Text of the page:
Source: (2007) In Emmanuel Clapsis, ed., Violence and Christian Spirituality An Ecumenical Conversation. Geneva, Switzerland: World Council of Churches. Pp. 222-235.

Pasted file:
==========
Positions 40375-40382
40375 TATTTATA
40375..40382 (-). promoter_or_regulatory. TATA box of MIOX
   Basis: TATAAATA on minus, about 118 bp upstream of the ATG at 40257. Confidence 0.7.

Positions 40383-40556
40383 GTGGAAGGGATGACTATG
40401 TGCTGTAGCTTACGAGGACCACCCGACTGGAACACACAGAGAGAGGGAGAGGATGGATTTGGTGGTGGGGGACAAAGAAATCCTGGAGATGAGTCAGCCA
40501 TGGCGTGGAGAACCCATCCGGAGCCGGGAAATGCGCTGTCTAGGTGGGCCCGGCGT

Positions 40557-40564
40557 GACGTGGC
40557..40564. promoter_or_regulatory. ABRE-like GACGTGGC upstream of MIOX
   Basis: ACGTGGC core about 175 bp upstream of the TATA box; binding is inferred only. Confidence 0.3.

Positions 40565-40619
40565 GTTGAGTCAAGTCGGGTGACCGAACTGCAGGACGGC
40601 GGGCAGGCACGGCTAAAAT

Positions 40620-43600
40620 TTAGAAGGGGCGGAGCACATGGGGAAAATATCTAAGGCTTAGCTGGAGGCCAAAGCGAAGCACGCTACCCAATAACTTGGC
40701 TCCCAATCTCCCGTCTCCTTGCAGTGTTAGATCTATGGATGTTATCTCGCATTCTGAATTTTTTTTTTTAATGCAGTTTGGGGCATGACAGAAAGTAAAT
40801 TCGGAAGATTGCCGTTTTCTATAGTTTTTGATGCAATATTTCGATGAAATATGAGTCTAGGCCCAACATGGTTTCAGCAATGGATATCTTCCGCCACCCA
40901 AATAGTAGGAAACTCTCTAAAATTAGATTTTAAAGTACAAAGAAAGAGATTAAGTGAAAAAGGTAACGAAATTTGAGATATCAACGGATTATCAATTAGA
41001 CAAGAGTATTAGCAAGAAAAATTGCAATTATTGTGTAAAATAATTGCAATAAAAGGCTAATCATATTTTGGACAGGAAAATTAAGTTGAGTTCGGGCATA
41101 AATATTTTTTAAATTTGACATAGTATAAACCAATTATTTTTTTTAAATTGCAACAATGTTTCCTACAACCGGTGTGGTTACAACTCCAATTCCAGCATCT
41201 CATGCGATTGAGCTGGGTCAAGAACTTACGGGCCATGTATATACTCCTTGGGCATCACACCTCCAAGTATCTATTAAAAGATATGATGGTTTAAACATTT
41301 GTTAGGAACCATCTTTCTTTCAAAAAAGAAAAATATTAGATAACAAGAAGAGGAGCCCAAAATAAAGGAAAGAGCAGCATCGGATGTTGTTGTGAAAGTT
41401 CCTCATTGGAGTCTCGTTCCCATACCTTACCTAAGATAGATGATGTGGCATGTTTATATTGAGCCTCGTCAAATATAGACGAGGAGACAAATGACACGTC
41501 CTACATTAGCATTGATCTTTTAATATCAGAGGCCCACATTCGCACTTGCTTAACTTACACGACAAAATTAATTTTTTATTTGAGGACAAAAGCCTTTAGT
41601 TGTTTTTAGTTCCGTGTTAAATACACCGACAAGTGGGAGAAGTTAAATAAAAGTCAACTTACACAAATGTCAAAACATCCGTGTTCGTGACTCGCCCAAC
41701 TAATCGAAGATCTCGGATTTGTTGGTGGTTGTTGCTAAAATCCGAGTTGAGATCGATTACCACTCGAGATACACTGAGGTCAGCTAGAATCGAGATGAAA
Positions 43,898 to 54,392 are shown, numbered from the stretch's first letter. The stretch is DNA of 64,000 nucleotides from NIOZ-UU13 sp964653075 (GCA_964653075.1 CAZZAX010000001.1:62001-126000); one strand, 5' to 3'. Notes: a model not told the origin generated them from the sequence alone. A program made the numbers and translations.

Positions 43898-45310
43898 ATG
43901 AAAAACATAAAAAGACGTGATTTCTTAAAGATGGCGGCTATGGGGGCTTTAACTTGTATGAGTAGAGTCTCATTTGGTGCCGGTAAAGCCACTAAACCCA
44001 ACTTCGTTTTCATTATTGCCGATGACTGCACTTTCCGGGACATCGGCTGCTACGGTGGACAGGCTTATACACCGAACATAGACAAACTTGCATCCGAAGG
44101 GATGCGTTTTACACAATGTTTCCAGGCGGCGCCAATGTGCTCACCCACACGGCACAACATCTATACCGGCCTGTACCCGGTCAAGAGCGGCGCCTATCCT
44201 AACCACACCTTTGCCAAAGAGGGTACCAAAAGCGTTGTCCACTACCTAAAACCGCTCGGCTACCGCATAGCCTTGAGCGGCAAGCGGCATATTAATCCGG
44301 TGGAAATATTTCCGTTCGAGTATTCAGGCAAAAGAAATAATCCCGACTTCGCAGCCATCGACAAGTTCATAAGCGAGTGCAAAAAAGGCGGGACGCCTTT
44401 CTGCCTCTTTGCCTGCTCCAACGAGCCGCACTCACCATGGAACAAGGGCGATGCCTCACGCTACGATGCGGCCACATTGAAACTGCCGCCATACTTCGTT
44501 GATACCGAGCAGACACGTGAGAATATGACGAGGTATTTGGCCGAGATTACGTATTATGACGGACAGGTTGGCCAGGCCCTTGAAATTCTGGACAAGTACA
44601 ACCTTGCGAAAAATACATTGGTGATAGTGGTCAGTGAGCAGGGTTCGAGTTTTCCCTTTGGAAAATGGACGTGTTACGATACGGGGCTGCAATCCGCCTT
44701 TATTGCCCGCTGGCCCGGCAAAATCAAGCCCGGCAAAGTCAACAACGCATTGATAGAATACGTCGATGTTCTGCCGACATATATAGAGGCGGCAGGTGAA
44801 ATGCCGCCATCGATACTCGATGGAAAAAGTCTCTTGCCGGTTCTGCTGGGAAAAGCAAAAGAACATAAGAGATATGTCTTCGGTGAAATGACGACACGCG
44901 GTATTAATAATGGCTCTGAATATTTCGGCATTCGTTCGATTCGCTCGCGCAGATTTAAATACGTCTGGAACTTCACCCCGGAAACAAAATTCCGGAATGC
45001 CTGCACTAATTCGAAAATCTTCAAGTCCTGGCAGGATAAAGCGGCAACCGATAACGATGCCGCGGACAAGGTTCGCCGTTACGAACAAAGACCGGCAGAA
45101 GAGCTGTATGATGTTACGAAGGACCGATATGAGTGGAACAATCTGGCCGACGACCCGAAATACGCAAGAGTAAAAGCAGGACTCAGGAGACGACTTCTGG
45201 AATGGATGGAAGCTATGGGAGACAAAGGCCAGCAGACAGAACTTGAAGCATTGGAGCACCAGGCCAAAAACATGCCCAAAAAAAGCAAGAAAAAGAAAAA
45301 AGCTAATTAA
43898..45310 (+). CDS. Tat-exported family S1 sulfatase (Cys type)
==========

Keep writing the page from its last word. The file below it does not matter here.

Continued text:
“This is a response to John Witte’s assessment of the current state of religious human rights as a Dickensian moment, given that the world in the past two decades has “seen some of the best of human rights protections inscribed on the books, but some of the worst of human rights violations inflicted on the ground.” I explore three points. First, I analyse how globalization and democratization are producing a historically distinctive type of religious pluralism, whose significance lies in the state responses that weaken, and in some cases, directly limit, religious freedom. Second, I consider Witte’s proposition that improvements in the current religious human rights regime require that “religion must have a greater role in the cultivation of human rights, and that human rights must have a larger place in the calculations of religious bodies.” Specifically, I posit the need for religions to avoid the traps of Westphalianism, or state-centrism, when offering conceptual and operational input into religious freedom architectures. Third, I move to situate Orthodox Christianity within the context of what Witte calls the “new” ‘human rights hermeneutic’ [that] is slowly beginning to emerge among modern religions, by drawing on Orthodox Christian interpretations of evangelism as a possible alternative to proselytism.” (Abstract)
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